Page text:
Continued… Definitions of Benchmark Specifications Content Limit: Defines the range of content knowledge and degree of difficulty that should be assessed in the test items for the benchmark. The content limit defined in the Individual Benchmark Specifications may be an expansion or further restriction of the Overall Considerations. (Must be used to plan your lessons) Stimuli Attribute : Defines the types of stimulus materials that are used in the test items, including the appropriate use of scenarios, content, or graphic materials. (Your instructional materials should match the stimuli attributes of the benchmark taught: i.e., political cartoon, timelines, graphs, etc.) Content Focus: Defines the content measured by each test item. Content focus addresses the broad content and skills associated with the examples found in the standards, benchmarks, or benchmark clarifications.(Must also be used to plan your lessons)
Continued… Definitions of Benchmark Specifications Sample Items - are provided for each assessed benchmark. The sample items are presented in a format similar to the one used in the test. The correct answer for each sample item is identified with a five-point star.
BENCHMARK SS.7.C.1.2 Strand: C-Civics and Government Reporting Category: Origins and Purposes of Law and Government Standard :Demonstrate an understanding of the origins and purposes of government, law, and the American political system. Benchmark SS.7.C.1.2 Trace the impact that the Magna Carta, English Bill of Rights, Mayflower Compact, and Thomas Paine’s Common Sense had on colonists’ views of government.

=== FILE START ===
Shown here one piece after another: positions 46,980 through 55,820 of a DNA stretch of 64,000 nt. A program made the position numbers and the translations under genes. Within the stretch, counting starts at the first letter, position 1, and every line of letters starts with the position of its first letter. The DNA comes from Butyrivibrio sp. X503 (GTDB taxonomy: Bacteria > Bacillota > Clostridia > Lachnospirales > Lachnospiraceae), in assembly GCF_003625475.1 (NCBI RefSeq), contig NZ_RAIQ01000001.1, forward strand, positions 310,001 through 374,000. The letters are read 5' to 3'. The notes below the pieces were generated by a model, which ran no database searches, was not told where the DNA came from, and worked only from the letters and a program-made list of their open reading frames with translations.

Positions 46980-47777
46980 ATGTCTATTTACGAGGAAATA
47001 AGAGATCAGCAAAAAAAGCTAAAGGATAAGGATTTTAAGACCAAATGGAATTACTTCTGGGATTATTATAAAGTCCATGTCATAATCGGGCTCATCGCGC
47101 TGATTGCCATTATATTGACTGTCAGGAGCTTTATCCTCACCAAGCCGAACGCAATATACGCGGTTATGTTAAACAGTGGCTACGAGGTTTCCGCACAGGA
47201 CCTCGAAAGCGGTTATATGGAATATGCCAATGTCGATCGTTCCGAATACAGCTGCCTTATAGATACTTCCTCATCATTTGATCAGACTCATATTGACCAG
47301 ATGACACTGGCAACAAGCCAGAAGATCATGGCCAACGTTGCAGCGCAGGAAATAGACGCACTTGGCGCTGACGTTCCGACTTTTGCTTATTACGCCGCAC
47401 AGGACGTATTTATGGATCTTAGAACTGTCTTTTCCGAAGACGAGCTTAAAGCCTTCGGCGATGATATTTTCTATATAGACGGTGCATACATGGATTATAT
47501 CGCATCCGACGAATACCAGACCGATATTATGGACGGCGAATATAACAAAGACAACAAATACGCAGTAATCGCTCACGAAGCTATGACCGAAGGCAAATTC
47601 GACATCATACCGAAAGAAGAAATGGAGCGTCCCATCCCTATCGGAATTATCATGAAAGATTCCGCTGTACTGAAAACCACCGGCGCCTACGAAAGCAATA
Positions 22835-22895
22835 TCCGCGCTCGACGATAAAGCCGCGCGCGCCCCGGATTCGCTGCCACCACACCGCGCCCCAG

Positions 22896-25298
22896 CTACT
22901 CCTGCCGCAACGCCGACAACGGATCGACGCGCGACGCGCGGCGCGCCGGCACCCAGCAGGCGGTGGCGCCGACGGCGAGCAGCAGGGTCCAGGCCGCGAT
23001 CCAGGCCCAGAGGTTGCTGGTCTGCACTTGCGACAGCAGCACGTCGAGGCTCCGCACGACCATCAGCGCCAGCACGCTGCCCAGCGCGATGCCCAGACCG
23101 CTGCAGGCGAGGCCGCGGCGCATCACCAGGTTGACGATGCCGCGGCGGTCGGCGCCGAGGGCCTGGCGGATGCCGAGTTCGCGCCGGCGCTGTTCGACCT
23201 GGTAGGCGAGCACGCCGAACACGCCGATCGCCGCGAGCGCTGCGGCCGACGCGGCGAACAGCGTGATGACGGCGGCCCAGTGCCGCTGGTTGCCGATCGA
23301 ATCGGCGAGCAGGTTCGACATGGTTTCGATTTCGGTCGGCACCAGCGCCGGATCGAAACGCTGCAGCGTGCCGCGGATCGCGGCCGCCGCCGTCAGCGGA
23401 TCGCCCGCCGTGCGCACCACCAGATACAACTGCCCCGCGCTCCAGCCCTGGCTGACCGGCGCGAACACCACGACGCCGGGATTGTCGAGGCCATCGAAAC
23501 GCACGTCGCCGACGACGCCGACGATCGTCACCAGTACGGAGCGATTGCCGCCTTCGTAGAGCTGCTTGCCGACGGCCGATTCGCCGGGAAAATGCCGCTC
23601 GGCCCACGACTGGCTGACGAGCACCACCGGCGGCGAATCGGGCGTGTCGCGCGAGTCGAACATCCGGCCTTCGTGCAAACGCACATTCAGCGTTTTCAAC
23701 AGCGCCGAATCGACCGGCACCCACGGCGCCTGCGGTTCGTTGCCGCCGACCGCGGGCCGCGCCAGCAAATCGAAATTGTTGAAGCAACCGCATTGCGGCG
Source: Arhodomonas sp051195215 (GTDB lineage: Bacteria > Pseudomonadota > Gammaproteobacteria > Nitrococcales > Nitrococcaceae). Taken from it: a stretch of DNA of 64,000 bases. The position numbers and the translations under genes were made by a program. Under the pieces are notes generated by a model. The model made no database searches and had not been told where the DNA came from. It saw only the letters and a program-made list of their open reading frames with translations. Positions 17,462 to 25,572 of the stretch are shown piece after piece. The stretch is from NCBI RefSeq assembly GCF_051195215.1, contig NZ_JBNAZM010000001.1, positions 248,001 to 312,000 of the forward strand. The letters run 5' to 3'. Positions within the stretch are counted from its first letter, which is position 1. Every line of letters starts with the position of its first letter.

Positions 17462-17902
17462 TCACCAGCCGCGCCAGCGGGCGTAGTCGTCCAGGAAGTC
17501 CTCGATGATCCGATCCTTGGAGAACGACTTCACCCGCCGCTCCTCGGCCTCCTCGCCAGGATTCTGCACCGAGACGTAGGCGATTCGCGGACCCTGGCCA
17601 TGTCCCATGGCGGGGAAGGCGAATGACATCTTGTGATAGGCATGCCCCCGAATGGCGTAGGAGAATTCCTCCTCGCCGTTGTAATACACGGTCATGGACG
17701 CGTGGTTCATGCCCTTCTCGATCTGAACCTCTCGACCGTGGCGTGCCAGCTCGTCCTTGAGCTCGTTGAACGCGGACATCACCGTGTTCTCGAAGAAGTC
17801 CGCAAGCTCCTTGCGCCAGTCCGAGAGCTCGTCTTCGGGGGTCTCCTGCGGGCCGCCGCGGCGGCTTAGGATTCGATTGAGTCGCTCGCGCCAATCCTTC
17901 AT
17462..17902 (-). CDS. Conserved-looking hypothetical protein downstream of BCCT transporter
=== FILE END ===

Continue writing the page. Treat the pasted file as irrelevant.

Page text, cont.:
continued… BENCHMARK SS.7.C.1.2 Benchmark Clarifications: Could be used as an Objective and to create Essential Questions. Students will identify the important ideas contained in the Magna Carta, English Bill of Rights, Mayflower Compact, and Common Sense. Students will evaluate the impact that the Magna Carta, English Bill of Rights, Mayflower Compact, and Common Sense had on the purposes of government
BENCHMARK SS.7.C.1.2 Content Limit : Items will not require students to address the origin of ideas in the Magna Carta, English Bill of Rights, Mayflower Compact, and Common Sense.( Help students get the broader prospective and not focus on specific dates) Stimulus Attribute Items: Items addressing the impacts of the Magna Carta, English Bill of Rights, Mayflower Compact, and Thomas Paine’s Common Sense may use historical and contemporary documents and other relevant stimuli (e.g., maps, timelines, charts, graphs, tables). Content Focus: These terms are given in addition to those found in the standards, benchmarks, and benchmark clarifications. Additional items may include, but are not limited to, the following: limited monarchy and self- government (Use the Content Focus to develop Lesson Plans, create word walls, and locate primary sources)
Sample Item 5: SS.7.C.1.5 Content Focus:Articles of the Confederation How did the U.S. Constitution solve a problem created by the Articles of Confederation? A. It avoided the issue of states’ rights. B. It allowed the states to elect representatives. C. It prevented the amendment of federal laws. *D. It enabled the federal government to collect taxes.
What do I do next? Access this power point under the Division of Social Sciences and Life Skills Website- tool kit for U.S. History EOC Exam. Share this Power Point with your department. Stress the importance of Civics across the curriculum to prepare students for the EOC exam.
Questions/Comments/Concerns Jackie Viana Jviana@dadeschools.net “Study history, study history. In history lies all the secrets of statecraft.” -Winston Churchill